Quebec Teen Sends Cease-and-Desist to School Board Over Cellphone Policy

How far should a Quebec school board’s cellphone policy go? According to 15-year old Quebec teen Vincent Duguay, he believes they are too tough, which is why he sent a cease-and-desist letter to the Saguenay-Lac-Saint-Jean region school board, reports The Canadian Press.

Duguay hand-delivered his legal letter to the school board last week, where he says the policy which allows a student’s cellphone to be confiscated for up to 24 hours, is “unconstitutional.”

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The teen’s father, Benoit Duguay, told Radio-Canada’s Saguenay station his son has never had his cellphone confiscated, and that he has no issue with the policy banning smartphones in the classroom.

However, the teen’s father believes the confiscating of a cellphone over a longer period of time is unreasonable, saying “There shouldn’t be a prejudice against the kids if they’re caught.”

Benoit recalled how one of his son’s friends had his cellphone taken away by the school, and was fired from his job because his employer was unable to reach him. Other issues at stake involve security, if students aren’t able to use their cellphones.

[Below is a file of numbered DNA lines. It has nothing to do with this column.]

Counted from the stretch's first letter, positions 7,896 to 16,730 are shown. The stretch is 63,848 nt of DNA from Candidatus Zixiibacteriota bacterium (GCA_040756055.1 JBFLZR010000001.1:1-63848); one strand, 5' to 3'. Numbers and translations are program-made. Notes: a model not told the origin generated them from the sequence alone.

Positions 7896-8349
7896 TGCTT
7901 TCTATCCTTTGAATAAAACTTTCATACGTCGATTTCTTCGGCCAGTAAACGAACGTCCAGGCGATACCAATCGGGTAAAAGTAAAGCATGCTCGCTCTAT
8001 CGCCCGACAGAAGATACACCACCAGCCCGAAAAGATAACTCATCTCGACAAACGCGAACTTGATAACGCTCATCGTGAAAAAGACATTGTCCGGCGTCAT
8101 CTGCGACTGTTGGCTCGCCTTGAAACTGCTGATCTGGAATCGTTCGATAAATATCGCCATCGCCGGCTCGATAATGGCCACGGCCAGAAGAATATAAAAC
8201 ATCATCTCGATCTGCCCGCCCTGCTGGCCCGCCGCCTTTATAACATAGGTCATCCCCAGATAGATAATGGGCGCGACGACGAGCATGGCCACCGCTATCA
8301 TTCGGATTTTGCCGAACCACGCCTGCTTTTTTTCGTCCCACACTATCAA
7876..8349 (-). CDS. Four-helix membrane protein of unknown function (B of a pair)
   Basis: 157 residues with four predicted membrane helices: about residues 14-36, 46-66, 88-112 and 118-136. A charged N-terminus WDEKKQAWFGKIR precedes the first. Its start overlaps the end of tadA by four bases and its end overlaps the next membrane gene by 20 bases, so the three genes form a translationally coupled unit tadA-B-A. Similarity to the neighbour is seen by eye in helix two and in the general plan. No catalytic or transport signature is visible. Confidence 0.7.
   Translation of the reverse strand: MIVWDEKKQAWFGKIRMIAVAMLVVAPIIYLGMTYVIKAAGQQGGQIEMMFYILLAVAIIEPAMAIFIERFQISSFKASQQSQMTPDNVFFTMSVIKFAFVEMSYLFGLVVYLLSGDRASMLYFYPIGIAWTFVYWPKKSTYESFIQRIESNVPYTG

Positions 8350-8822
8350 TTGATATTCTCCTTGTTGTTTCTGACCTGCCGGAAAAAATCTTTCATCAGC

While the elder Duguay says no legal action is coming towards the school board, he says he wants the policy changed. The letter has been shared and discussed widely in Quebec over the past week.

Claudie Fortin, a spokeswoman for the Rives-du-Saguenay school board, said in a statement cellphone policies are set by individual schools in different areas, noting it’s the first time a cellphone complaint has been received.

“We will reply directly to him in the coming days,” Fortin added, noting the letter was now in the hands of the school board’s lawyers.

The Toronto School Board, Canada’s largest school board, had previously banned cellphones in schools but reversed the policy in 2011, realizing an outright ban was next to impossible, and now encourages the use of technology in the classroom, where appropriate.

Such policies are advocated by some researchers and educators, as they note students will find ways to sneak cellphones into the classroom regardless of rules.

Lately, some have pushed for Apple to make iPhones less “addictive”, suggesting the device is to blame instead of human actions and decisions.

What do you think? Ban cellphones in schools or integrate them into the classroom?